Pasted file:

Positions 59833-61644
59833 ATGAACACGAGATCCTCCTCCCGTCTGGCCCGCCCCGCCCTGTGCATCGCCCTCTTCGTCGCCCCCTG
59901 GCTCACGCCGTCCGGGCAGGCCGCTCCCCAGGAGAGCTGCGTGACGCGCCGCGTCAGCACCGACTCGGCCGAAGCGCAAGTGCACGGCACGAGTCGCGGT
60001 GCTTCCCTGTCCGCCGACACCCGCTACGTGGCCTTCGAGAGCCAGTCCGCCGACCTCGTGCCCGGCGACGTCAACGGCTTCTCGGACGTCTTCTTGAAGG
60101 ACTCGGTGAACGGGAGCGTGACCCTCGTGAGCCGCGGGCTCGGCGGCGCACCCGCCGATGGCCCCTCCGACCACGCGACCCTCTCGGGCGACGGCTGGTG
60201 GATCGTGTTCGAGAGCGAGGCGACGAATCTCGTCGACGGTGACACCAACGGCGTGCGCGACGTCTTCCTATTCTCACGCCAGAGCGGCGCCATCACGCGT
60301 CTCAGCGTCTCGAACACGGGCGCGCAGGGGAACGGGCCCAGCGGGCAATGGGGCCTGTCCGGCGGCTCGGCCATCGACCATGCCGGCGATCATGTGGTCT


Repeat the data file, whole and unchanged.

Positions 59833-61644
59833 ATGAACACGAGATCCTCCTCCCGTCTGGCCCGCCCCGCCCTGTGCATCGCCCTCTTCGTCGCCCCCTG
59901 GCTCACGCCGTCCGGGCAGGCCGCTCCCCAGGAGAGCTGCGTGACGCGCCGCGTCAGCACCGACTCGGCCGAAGCGCAAGTGCACGGCACGAGTCGCGGT
60001 GCTTCCCTGTCCGCCGACACCCGCTACGTGGCCTTCGAGAGCCAGTCCGCCGACCTCGTGCCCGGCGACGTCAACGGCTTCTCGGACGTCTTCTTGAAGG
60101 ACTCGGTGAACGGGAGCGTGACCCTCGTGAGCCGCGGGCTCGGCGGCGCACCCGCCGATGGCCCCTCCGACCACGCGACCCTCTCGGGCGACGGCTGGTG
60201 GATCGTGTTCGAGAGCGAGGCGACGAATCTCGTCGACGGTGACACCAACGGCGTGCGCGACGTCTTCCTATTCTCACGCCAGAGCGGCGCCATCACGCGT
60301 CTCAGCGTCTCGAACACGGGCGCGCAGGGGAACGGGCCCAGCGGGCAATGGGGCCTGTCCGGCGGCTCGGCCATCGACCATGCCGGCGATCATGTGGTCT